HIS 334 Germany: Rise, Fall, and Reunification, 1850-Present. 3 cr.
In 1850, there was no country called Germany.  This course will begin with the building of the German Empire under Otto von Bismarck, and trace that empire’s destruction under Kaiser Wilhelm II.  Much of the course will focus on the tragic consequences of Germany’s resurgence after World War I under the influence of Adolph Hitler’s Nazi regime.  The course concludes with an overview of Germany conquered and broken into East and West during the Cold War and until its final reunification in 1990.
HIS 335 England: Wars, Revolution and Reform, 1603-1815. 3 cr.
This course studies a period of great upheaval and transformation in English history. The Stuart dynasty, English Civil Wars and Great Britain's involvement in the French Revolution and Napoleonic Wars will be covered along with the social, political and economic changes of the period.
HIS 341 History of Latin America. 3 cr.
A study of the social, economic, and political development of Latin America from the conquistadors to the present.
HIS 342 Colonial Latin America. 3 cr.
This course studies the development of Latin America from European discovery through the independence movements of the early nineteenth century, with special attention paid to Mexico, the Andes, the Caribbean and Brazil.
HIS 351 History of Africa. 3 cr.
Studying the history of Africa from pre-European contact to development of present African nations.
HIS 352 Islam and the Middle East. 3 cr.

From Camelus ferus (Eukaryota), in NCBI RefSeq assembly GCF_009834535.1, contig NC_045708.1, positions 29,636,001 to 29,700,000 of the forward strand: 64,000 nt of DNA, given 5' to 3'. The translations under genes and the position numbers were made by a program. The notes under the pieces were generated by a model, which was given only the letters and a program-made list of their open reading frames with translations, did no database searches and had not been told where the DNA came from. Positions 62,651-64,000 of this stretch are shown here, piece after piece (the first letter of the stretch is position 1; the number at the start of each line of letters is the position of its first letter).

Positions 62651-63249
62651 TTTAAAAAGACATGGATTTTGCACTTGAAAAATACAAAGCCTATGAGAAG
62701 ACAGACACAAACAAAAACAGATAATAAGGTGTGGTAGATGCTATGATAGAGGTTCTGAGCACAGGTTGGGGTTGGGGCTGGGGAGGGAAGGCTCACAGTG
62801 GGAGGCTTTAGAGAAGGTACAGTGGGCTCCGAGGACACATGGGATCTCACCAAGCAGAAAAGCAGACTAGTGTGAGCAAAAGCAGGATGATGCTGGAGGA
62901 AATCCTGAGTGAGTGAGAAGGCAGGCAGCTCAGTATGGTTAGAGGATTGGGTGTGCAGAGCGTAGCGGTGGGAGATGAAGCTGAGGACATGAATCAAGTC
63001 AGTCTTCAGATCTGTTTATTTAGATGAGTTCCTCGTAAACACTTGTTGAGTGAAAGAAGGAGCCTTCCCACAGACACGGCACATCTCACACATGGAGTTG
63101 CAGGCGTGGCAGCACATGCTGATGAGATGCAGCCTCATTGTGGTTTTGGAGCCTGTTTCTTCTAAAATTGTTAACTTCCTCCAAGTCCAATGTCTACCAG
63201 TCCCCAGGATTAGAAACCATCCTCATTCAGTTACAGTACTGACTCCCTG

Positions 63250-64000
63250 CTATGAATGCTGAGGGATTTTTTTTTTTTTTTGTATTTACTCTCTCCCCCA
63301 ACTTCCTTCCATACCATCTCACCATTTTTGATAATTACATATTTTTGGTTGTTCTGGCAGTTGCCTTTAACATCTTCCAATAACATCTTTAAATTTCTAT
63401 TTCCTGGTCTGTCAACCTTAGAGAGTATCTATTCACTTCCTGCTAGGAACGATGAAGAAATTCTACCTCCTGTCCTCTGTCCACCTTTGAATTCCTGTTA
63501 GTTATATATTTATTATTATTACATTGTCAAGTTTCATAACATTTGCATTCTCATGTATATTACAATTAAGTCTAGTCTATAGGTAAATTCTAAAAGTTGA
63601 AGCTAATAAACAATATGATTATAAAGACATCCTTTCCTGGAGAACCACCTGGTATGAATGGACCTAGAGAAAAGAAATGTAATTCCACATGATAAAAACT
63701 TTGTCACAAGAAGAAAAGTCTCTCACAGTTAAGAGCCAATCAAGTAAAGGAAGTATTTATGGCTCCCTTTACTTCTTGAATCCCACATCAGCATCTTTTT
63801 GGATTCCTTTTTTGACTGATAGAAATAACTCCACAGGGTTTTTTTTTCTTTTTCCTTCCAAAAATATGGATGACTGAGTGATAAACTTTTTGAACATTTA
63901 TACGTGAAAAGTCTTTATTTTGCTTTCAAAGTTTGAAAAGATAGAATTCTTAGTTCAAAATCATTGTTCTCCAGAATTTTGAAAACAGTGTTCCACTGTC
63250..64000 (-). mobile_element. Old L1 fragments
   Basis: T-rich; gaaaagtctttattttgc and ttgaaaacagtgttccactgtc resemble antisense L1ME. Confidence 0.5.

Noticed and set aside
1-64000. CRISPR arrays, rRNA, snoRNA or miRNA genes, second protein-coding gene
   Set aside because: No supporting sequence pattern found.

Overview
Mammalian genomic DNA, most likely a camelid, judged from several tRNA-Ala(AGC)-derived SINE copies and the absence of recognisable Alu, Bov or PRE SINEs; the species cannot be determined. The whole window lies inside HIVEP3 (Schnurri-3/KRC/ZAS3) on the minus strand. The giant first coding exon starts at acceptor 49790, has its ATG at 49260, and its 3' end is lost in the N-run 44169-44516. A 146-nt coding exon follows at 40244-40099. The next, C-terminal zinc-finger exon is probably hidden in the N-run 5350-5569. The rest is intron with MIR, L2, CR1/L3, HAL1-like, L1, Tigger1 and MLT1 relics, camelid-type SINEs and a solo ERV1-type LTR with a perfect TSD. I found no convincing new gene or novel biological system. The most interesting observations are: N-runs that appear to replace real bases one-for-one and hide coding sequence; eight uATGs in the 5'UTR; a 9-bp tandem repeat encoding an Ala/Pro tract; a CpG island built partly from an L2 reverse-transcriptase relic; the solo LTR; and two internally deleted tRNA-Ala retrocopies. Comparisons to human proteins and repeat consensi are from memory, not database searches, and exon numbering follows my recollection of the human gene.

A study of the origins, teachings and spread of Islam. Special focus will be given to the various Islamic sects in the modern Middle East and their tensions with the West.
HIS 355 Topics in World History. 3 cr.
Courses may include various national histories from across the globe from the 1700s to the present and special issues in world history.
HIS 363 Sleeping Dragon: History of China. 3 cr.
After acquainting students with Chinese geography and culture, the history of China from the early imperial period to the end of the twentieth century will be surveyed. Special attention will be placed on Chinese religions and culture, the introduction of Christianity, China's relationship to the West, and the Communist period. Students will read and analyze various primary source material in translation, as well as viewing films from and about China.
HIS 371 Native American History. 3 cr.
A study of Native American cultures and histories and the impact of European/American civilizations upon them. Course covers pre-Columbian history to the present day.
HIS 380 Colonial America, 1480-1763. 3cr.